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Markets surge to $5 corn, $13.75 soybean futures – what’s next?

isak55/iStock/Getty Images Money growing. Dollar bills growing in soil.
What to look for in USDA’s January 12 report.

Corn and soybean futures propelled higher during the month of December due to dry weather in Argentina, strong export demand for grains here in the United States, a lower U.S. dollar, and aggressive fund buying.

Earlier this week, March corn futures were briefly able to climb above the $5 per bu. level, posting a high of $5.02-3/4. A $5 price point had not been seen for corn futures since May of 2014! March corn is well supported at $4.65 with overhead resistance still at $5.

March soybean futures cleared the $13.50 resistance level this week, with a run up to $13.78-1/4. Next level of overhead resistance for March futures is a very solid $14 per bu. price point. Like corn, soybean futures have not seen these prices since 2014.

Corn and soybean futures have every reason to be at the price points represented now. Ending stocks continue to shrink, and global demand for grain remains strong.

The question facing traders now is, how much bullish sentiment is priced into the market already, ahead of the January 12th USDA report?

Corn and soybean supply

My eyes will be focused on the yield numbers and acres data. On the December report, the USDA pegged U.S. corn planted acres at 91 million, harvested acres at 82.5 million, with yield at 175.8 bushels per acre.

In the December USDA report soybean planted acres were at 83.1, harvested acres were at 82.3 with yield at 50.7 bushels per acre.

I can’t help but wonder if there may be some tweaking of acreage on Tuesday’s report. Specifically I think back to the prevent plant acres in the Dakotas last spring, as well as unharvestable acres from the Derecho storm that hit Iowa in August.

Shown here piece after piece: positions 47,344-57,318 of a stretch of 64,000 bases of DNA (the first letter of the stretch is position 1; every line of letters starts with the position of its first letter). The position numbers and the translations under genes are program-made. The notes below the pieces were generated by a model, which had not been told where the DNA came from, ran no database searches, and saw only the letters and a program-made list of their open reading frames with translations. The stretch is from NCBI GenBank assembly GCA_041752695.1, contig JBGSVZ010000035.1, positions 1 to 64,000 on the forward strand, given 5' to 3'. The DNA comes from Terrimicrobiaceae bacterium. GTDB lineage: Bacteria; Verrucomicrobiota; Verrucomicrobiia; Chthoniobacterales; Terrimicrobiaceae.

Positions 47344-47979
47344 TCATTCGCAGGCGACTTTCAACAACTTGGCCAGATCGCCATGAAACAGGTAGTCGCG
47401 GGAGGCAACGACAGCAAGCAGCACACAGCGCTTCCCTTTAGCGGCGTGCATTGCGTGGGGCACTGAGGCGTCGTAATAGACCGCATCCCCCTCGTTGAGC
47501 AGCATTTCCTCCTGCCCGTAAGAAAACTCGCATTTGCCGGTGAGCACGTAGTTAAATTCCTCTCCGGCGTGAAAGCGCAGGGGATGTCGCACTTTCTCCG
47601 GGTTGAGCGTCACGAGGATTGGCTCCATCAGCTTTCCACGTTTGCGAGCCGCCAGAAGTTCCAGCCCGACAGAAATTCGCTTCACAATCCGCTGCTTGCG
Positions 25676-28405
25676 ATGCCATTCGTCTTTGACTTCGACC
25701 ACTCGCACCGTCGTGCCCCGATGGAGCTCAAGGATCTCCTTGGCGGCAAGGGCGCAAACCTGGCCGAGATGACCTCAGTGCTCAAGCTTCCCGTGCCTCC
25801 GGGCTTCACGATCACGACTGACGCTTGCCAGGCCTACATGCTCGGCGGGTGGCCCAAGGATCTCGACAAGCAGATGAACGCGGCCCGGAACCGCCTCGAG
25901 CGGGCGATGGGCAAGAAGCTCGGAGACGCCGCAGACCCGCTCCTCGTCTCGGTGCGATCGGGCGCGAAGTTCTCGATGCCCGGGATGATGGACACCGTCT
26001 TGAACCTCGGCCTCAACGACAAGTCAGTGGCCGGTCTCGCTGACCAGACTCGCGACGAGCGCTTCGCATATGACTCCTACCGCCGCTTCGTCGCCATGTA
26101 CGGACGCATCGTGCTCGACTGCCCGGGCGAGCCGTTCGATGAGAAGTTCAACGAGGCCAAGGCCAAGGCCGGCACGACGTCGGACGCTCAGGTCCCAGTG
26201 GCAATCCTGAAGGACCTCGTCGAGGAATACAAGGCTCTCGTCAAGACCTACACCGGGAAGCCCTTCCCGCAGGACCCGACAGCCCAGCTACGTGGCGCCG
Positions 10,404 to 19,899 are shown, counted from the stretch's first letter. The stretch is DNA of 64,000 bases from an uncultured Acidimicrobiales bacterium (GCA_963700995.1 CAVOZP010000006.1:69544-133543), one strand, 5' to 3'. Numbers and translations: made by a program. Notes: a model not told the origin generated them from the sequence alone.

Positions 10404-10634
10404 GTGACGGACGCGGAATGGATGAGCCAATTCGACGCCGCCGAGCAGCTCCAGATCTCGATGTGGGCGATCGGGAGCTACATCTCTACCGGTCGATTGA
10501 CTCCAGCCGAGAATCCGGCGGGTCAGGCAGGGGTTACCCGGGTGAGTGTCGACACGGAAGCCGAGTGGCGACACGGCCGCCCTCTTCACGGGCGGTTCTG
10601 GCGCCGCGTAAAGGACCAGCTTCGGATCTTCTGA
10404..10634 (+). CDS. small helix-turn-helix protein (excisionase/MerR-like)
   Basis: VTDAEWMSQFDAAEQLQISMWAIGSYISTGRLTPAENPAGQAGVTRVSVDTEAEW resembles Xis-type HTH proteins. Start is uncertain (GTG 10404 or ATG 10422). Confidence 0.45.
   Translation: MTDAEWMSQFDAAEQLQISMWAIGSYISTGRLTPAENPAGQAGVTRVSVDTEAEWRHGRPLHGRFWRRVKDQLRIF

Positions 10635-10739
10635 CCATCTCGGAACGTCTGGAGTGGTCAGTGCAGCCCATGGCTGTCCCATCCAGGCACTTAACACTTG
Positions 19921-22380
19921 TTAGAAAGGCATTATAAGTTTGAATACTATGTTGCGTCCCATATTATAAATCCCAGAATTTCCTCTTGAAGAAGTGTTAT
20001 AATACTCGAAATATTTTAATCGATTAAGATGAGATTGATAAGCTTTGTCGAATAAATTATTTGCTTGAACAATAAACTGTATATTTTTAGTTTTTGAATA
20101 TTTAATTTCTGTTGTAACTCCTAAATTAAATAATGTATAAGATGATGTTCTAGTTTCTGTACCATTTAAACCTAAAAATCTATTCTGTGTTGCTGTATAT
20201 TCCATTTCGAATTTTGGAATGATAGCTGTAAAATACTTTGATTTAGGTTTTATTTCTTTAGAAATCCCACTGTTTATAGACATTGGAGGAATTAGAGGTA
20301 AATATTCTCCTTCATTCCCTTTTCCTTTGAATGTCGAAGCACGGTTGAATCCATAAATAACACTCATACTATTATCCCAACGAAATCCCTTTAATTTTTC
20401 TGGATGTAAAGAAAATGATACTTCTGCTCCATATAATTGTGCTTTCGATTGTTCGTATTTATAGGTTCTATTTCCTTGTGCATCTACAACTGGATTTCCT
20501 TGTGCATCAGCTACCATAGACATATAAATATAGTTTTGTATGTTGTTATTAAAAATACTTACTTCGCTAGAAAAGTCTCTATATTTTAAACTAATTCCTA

With the extreme heat in August, and with clients strongly suggesting that their yields were not ‘record,’ but rather more in line with a 5-year trend, I feel the yield numbers for both corn and soybeans on Tuesday’s report needs to be reduced.

According to research I shared with you in December, over the past 15 years, the USDA has reduced corn yield from the December to January report 9 out of those 15 years. The average reduction has been 1.5 bushels. In the 6 years where yield was increased, the average increase was 1 bushel from the December report to the January report.

On the demand side

Keep an eye on export demand. Corn use for exports in December was pegged at a record 2.65 billion bushels. Soybeans used for export were pegged at 2.2 billion bushels. Both of those number were not changed from the November report to the December repot, so I’m quite curious to see if there are changes to export demand considering the strong pace of sales on the books. Soybeans seem more likely to receive an increase in export demand than corn.

Ultimately it comes down to ending stocks                  

Can corn futures prices trade higher than $5? Can soybean futures prices trade higher than $14? It all comes down to the reduction anticipated for ending stocks.